Last week I was flipping through my photo collection while working on another project, when I stumbled upon my pictures from Nepal…and there I sat for a good hour recalling all the stories, mishaps, and blessings from the summer of 2003, when Steve and I spent a few months volunteering in there. Neither of us had ever been out of country before (aside from Canada and the Bahamas, which don’t really count). While there we did a lot of travelling throughout the country, but our home base was with a local family living in Lalitpur, on the outskirts of Kathmandu. I taught English in several orphanages, while Steve taught basic computer skills to members of the community. Our adventures there are far too many to recount here, but I’ll give you a little background to help you out with the captionizing.
This picture was taken towards the tail end of our journey, on a weekend side trip to Pokhara. Pokhara is a beautiful lake town that is famous for being the gateway to the section of the Himalaya Mountains known as Annapurna. We made friends with the only snake charmers in Pokhara, who had left their families in India to peddle their trade in Nepal, where there is not as much competition for business. Steve and I might be a little weird in the sense that we actually like snakes, so the snake charmers enjoyed making examples of us to draw a bigger crowd. The snakes in the basket are spectacle cobras – yes they are real, and yes they are very poisonous, however we found out that almost all snakes used in this industry have had either their fangs removed or their mouths sewn almost completely shut. This obviously is not in the best interest of the snake’s health, since mouth infections and malnutrition usually cut the snake’s life pretty short. The flip side, however, is that many snake charmers are culturally valued as “pest control”, since they are most often acquiring their snakes from bustling, urban areas where encounters with people often can prove deadly for all parties involved. By no means do I in anyway condone the unethical treatment of animals, but after meeting these men and seeing the life they live in order to provide for their family, I realized that its not as black and white of an issue that it seems to be over here on this side of the pond. I know what PETA’s stance on the issue would be, but I’m curious as to other folks’ opinions, so feel free to comment below.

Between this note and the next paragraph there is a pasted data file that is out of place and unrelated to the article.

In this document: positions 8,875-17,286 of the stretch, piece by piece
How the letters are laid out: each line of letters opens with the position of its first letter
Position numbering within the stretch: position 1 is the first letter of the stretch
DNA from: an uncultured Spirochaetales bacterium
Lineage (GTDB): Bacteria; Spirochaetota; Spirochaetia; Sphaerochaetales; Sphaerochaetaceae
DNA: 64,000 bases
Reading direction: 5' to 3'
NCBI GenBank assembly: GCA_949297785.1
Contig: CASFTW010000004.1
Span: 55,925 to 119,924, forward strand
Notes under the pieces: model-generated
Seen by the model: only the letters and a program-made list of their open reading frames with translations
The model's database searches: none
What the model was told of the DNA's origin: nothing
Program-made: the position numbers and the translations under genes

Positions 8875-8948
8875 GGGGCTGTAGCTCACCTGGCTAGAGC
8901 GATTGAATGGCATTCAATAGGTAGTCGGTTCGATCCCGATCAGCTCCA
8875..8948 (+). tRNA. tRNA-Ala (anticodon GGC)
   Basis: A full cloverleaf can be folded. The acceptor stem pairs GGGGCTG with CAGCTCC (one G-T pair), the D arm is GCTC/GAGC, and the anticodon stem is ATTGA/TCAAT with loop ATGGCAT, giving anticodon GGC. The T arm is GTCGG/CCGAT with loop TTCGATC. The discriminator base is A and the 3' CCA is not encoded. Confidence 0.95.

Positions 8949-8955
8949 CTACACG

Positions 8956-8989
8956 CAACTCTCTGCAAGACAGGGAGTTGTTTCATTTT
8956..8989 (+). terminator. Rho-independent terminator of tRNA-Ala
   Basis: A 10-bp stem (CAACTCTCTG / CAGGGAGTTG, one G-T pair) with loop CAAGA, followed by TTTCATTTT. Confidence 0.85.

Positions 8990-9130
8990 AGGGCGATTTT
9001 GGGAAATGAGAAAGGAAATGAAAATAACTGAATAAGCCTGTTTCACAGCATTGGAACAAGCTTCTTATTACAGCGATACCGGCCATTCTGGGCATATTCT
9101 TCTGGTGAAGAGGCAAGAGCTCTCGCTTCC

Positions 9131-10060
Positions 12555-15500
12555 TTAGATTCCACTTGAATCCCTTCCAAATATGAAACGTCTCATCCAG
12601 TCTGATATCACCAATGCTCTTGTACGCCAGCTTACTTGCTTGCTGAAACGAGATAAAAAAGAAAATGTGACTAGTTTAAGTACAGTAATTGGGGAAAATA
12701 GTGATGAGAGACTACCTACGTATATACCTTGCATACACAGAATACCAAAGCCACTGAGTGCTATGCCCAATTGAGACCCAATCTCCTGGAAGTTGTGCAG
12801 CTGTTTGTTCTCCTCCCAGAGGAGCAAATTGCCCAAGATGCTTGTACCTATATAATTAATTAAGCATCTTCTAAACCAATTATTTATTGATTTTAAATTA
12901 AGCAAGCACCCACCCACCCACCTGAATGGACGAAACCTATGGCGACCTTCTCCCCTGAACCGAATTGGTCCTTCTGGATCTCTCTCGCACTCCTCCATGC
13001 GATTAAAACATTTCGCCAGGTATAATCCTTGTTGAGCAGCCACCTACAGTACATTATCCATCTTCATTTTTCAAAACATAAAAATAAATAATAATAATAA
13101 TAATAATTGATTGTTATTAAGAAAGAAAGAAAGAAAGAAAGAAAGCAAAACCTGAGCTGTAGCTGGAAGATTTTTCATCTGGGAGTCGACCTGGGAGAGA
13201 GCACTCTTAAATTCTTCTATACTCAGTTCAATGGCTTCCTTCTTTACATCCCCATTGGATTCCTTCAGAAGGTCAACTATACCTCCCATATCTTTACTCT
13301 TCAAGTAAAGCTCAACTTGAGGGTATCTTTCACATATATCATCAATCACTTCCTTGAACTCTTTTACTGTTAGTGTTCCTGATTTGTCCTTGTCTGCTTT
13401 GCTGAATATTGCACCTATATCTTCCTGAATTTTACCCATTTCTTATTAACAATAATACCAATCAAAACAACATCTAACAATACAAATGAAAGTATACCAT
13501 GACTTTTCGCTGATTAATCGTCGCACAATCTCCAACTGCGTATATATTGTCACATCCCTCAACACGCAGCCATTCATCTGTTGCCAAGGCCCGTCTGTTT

As for the picture, I like it because my expression captures a lot of the eye-opening experiences I had during my time in Nepal, and I’d also forgotten how much fun dread locks can be. So take your best shot at the caption – this time there’s a small prize involved! (I’ll give you a hint – its small, round, and sticks to your car windshield…)